Security camera startup Wyze has confirmed it suffered a data leak earlier this month that may have left the personal information for millions of its customers exposed on the internet. No passwords or financial information was exposed, but email addresses, Wi-Fi network IDs and body metrics were left unprotected from Dec. 4 through Dec. 26, the company said Friday.
More than 2.4 million Wyze customers were affected by the leak, according to cyber-security firm Twelve Security, which first reported on the leak
The data was accidentally left exposed when it was transferred to a new database to make the data easier to query, but a company employee failed to maintain previous security protocols during the process, Wyze co-founder Dongsheng Song wrote in a forum post.
“We are still looking into this event to figure out why and how this happened,” he wrote.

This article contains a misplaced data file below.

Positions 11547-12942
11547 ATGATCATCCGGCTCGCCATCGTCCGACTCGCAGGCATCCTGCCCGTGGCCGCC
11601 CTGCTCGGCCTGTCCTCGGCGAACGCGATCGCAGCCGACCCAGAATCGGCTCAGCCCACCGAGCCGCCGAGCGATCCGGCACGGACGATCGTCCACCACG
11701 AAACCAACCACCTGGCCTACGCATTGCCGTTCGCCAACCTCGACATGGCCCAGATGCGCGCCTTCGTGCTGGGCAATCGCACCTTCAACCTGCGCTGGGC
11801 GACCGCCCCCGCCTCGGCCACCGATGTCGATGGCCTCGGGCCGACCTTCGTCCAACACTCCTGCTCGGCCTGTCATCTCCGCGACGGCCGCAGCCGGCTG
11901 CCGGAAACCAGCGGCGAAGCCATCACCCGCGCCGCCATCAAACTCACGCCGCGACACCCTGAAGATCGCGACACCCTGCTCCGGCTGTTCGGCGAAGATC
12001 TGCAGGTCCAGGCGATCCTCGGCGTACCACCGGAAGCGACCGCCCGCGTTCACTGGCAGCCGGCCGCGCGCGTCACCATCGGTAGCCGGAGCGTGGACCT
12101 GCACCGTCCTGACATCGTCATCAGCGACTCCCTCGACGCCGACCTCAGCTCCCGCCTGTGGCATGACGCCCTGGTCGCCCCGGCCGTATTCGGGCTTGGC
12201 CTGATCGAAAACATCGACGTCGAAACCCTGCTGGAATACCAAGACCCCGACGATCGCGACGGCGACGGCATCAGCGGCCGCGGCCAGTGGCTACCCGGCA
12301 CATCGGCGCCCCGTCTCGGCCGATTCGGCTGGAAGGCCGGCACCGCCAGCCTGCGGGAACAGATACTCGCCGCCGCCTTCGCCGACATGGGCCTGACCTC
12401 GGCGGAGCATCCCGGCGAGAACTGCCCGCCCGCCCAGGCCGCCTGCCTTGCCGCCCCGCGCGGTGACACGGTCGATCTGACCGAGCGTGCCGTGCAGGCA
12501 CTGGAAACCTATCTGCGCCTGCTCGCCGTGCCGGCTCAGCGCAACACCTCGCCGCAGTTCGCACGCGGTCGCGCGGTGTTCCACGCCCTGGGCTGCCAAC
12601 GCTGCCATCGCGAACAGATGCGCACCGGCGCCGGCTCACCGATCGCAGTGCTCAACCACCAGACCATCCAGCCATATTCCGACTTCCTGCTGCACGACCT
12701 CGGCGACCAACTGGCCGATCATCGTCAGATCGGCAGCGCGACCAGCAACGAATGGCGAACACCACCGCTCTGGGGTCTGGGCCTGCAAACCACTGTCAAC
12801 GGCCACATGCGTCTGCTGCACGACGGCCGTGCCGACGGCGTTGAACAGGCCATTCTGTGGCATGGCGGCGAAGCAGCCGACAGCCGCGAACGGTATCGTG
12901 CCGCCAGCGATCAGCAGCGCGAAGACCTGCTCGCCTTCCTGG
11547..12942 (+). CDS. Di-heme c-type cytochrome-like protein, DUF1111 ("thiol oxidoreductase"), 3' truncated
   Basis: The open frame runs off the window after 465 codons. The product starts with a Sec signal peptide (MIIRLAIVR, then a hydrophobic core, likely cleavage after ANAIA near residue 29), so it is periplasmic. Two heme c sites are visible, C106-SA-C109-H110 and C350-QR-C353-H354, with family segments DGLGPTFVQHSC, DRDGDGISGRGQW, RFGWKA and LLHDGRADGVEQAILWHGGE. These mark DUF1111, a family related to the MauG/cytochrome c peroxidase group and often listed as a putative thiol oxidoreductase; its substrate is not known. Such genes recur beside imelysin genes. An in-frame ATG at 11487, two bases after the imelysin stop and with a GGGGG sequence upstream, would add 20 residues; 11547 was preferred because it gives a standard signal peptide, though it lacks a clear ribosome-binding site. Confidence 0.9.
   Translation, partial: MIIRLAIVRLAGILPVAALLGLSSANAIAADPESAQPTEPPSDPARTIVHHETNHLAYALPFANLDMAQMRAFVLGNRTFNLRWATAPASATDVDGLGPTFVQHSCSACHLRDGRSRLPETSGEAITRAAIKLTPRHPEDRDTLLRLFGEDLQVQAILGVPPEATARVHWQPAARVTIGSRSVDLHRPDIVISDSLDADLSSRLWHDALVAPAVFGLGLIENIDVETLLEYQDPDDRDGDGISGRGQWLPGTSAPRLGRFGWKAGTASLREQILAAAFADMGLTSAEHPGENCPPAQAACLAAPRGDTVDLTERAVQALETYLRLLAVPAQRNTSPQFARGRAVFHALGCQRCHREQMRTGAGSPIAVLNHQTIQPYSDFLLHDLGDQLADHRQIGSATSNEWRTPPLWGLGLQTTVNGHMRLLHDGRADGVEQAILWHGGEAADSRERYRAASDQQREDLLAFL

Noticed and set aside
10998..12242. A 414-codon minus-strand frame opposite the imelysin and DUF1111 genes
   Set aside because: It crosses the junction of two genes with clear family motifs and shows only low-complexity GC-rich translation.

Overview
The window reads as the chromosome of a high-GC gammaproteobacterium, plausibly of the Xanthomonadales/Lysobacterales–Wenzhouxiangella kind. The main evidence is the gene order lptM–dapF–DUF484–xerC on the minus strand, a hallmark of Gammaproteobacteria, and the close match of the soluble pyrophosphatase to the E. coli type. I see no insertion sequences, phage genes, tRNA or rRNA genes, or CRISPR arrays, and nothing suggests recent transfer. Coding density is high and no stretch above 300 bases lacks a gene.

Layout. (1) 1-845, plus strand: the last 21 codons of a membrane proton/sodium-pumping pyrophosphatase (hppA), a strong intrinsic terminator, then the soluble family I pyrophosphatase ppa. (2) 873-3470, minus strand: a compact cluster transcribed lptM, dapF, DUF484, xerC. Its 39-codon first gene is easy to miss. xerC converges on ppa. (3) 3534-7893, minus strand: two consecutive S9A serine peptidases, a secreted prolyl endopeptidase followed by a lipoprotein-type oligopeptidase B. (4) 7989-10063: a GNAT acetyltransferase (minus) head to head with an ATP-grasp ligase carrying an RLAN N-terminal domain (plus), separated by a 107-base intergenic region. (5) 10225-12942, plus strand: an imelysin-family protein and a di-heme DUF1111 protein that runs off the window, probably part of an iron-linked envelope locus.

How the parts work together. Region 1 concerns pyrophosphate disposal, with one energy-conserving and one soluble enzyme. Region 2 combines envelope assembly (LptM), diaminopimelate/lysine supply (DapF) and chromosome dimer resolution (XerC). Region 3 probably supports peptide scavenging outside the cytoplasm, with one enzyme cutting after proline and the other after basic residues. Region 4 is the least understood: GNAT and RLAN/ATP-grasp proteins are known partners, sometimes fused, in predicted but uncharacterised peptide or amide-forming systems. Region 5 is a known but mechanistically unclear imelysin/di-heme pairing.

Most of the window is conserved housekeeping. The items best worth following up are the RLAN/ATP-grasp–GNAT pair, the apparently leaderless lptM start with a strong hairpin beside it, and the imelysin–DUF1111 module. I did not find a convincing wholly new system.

Keeping sensitive information private continues to be a challenge for database managers. Among this year’s more high-profile data leaks were the names, addresses and demographic data of 80 million US households, as well as the expected salaries of more than a million job seekers and thousands of Facebook passwords.
Among the data exposed in the Wyze leak was the height, weight, gender and other health information for about 140 beta users participating in testing of new hardware, Wyze said.
The company said there was no evidence that login tokens had been exposed but signed out all users to generate new tokens. Customers can also expect their cameras to automatically reboot in the coming days due to an additional security action.
Wyze said it takes its product security seriously and will reexamine its procedures.
“This is a clear signal that we need to totally revisit all Wyze security guidelines in all aspects, better communicate those protocols to Wyze employees, and bump up priority for user-requested security features beyond 2-factor authentication,” Wyze said.
Wyze representatives didn’t immediately respond to a request for additional information and comment.